“Be yourself.  There’s nobody else like you.  If you try to act like somebody else you can’t be yourself.”

If there was an over-arching theme in a 90 minute question and answer session between Oscar nominated actor Richard Jenkins and a crowd of more than 120 students at Northern Illinois University’s O’Connell Theatre, October 30, it was that.  The best actors have learned how to maximize the only part of the process they can truly control–their own talent.

Jenkins, a DeKalb native, was in town for the final night of the Egyptian Theatre’s Richard Jenkins Film Series, and he visited the newly renovated Stevens Building at NIU for a discussion with School of Theatre and Dance students moderated by the school’s director, Alex Gelman.

Though best known for his work in films, which includes Oscar nominations for The Visitor and The Shape of Water, and for his TV work including Six Feet Under and his Emmy award winning performance in the mini-series Olive Kitteridge, the first nearly 20 years of Jenkins’ career were primarily spent on stage.

Jenkins spent 14 years performing at Trinity Repertory Company in Providence, RI, and also served as artistic director for four years ending in 1994.

When asked about the differences between film and theater, Jenkins joked, “The acting’s the same, you just have to talk a little louder on stage.”

Richard Jenkins

Jenkins answering a question from an NIU School of Theatre and Dance student.

He told the students about his short-lived move to Hollywood.

“Nothing I had planned worked out,” he said.  “The L.A. trip convinced me that I was helpless in so much of the business, but I could control my talent.  So, I forgot about all that other stuff.  I learned that it’s not about getting the job, it’s about finding out who you are as an actor and believing you are enough.

“I don’t like characters, I like human beings,” he said.  “Somebody playing a character is trying to make sure the audience knows what’s happening all the time.  I fight that.  You need to find the person you are playing through yourself.”

Jenkins talked about how the script for The Shape of Water appealed to him from the very start, and about the experience of working with the movie’s director Guillermo del Toro.

“Guillermo wrote eight page back stories for all of the main characters, and gave them to us and said ‘take it or leave it,'” he said.  “You know what he wanted. He asked me if was going to use it and I said no.  In my mind, if it’s not on the page of the script it doesn’t exist.  So months later, we’re at the Golden Globes and they announce my category, and they call somebody’s else’s name.  Guillermo leaned over to me and said, ‘If you’d used the backstory…’  He was sitting on that joke for a year!”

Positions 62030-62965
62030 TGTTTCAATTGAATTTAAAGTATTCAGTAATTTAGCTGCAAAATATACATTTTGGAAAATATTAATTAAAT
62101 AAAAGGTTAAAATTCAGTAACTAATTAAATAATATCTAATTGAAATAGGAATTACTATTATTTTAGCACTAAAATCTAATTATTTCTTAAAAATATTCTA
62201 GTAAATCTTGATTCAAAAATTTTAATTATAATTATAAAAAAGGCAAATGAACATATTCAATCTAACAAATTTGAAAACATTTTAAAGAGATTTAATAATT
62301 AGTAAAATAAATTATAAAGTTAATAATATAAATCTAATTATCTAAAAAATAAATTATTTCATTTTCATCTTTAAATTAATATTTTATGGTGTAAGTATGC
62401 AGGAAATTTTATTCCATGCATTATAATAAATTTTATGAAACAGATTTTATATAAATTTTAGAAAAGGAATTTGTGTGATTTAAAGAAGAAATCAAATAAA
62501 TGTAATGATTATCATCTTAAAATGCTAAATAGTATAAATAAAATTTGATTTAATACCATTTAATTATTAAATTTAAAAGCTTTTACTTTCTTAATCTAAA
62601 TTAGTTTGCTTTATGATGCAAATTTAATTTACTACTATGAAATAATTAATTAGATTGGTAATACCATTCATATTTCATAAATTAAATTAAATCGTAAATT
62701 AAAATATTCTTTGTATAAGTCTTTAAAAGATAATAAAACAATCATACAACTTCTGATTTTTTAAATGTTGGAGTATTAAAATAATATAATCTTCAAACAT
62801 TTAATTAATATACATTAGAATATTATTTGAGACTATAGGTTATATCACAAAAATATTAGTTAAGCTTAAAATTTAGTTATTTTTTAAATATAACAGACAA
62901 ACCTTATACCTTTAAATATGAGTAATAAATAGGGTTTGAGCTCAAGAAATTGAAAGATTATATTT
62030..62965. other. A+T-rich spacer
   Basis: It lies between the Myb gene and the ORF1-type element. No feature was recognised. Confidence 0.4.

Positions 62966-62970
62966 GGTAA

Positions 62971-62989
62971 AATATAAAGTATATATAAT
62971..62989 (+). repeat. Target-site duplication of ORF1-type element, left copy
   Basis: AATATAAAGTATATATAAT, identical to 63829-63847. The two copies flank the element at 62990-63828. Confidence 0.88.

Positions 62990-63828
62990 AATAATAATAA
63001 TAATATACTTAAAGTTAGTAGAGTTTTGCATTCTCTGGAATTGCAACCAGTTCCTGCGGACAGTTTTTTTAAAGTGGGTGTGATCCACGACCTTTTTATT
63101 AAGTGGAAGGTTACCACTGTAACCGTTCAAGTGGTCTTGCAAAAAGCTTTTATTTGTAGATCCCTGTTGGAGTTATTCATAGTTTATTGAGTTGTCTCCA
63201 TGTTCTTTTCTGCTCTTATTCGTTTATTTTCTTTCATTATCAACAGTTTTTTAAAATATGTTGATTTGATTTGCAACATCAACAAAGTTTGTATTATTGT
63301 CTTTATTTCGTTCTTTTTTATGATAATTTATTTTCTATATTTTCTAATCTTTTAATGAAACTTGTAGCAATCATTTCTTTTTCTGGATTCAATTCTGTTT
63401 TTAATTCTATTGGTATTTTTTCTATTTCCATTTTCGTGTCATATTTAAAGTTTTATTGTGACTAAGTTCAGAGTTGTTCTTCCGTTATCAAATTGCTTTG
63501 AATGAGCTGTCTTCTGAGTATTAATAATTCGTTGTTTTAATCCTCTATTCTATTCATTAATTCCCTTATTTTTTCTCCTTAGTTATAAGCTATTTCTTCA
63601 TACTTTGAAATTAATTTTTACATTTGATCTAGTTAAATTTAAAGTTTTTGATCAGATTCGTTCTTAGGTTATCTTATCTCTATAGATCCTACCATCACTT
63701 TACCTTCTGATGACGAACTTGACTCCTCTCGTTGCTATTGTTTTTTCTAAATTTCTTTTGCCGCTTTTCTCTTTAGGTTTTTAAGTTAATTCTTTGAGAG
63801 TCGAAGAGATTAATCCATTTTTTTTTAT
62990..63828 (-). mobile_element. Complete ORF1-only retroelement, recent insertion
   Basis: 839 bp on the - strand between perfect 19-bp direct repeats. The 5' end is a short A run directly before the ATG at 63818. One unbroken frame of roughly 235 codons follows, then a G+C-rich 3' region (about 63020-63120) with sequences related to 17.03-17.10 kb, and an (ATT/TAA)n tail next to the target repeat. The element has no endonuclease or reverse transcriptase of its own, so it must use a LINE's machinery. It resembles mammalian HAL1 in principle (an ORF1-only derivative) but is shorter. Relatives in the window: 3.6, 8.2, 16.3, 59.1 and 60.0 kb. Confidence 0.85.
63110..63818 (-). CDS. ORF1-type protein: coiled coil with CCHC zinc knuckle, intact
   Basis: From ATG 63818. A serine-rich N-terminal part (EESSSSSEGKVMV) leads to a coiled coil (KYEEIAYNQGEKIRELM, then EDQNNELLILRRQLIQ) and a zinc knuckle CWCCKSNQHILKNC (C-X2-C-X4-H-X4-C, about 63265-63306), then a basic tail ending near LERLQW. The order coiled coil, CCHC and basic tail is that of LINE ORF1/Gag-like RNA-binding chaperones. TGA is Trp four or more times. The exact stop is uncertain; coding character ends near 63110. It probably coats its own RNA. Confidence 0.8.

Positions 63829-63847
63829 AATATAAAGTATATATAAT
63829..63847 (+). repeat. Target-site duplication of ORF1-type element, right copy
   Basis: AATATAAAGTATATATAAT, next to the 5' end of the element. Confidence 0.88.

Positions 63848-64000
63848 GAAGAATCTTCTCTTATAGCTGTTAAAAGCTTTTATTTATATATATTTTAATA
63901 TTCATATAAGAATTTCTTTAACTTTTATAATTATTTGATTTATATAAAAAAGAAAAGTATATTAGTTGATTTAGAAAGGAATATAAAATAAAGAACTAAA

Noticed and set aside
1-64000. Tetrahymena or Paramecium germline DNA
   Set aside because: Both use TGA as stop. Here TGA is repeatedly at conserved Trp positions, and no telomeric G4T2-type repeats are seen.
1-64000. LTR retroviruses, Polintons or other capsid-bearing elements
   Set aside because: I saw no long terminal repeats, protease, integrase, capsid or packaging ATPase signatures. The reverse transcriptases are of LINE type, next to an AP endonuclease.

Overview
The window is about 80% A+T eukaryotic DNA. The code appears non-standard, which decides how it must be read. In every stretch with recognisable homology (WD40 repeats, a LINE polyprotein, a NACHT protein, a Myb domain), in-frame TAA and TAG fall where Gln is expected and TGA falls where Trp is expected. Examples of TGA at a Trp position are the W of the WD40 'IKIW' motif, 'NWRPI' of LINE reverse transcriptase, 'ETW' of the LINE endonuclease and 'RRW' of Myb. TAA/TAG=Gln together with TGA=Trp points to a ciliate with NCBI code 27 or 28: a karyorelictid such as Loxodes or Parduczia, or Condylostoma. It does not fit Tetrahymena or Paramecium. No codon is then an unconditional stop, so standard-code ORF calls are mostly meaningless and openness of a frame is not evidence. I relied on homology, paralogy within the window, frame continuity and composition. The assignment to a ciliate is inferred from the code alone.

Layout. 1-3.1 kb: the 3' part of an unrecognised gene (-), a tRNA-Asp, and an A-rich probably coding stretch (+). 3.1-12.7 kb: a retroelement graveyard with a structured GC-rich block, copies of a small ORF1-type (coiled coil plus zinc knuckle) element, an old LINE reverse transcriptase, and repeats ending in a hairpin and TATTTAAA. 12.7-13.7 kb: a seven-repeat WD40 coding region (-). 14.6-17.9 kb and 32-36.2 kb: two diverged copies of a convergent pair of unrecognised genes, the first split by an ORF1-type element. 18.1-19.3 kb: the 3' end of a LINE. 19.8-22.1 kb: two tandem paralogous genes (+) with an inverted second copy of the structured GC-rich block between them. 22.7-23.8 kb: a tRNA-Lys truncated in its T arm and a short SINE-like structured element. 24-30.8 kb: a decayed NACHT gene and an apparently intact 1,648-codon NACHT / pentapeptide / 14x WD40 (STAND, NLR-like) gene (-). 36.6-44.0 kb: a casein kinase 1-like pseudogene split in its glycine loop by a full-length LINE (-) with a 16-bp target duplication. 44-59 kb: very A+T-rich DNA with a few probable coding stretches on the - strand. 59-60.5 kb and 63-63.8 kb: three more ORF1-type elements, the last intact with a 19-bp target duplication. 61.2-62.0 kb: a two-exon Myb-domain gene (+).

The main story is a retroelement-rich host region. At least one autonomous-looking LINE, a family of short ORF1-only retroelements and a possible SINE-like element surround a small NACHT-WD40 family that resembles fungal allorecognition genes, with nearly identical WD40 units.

Jenkins shares an agent, Rhonda Price, with actor/director Tom McCarthy, who has best original screenplay Oscars for Spotlight and Up.  When McCarthy was writing the script for The Visitor, Price urged him to watch some of Jenkins’ movies.  He did and when he finished the screenplay he offered Jenkins the lead role of Walter.

“I was flattered,” Jenkins said.  “But I told if that if he cast me nobody was going to give him the money to make the movie.  He told me he’d written Walter with me in mind and to not worry about it.

“So, we’re making the movie and he’d come by to talk to me in my tiny little trailer and on his way out he’d joke, ‘You know, if I’d cast somebody else, we’d have bigger trailers.’ What I remember most is sitting in my seat at the movie’s premiere at the Toronto Film Festival and thinking, if this movie sucks, it’s my fault.”

He was asked about what it was like to work with Will Ferrell in Jenkins’ memorable role as Dr. Doback in Step Brothers.

When you work with Will Ferrell, you learn that his goal is for you to be funnier than him.  Of course, that’s not going to happen.  When I was nominated for awards (for The Shape of Water) Will sent me a gift.  I get this box in the mail and I open it up and it’s a Rolex watch.  He’d included a note that said congratulations and that I should wear it at all of my media appearances. My wife looked at it and said, ‘Rolexes don’t come in boxes like that.’  He’d sent me a fake!  You know, I should have worn it.”

In the conclusion to the session Jenkins said, “You don’t really learn by being good.  You learn by being sh**ty.  But when you’re good, you want that feeling all the time.

“All I know is that I loved it, and the thought of not being able to do it was almost more than I could bear.  And there were times when it looked like it wasn’t going to happen.  It’s a fantastic profession, and there are a million wonderful ways to live your life in it.”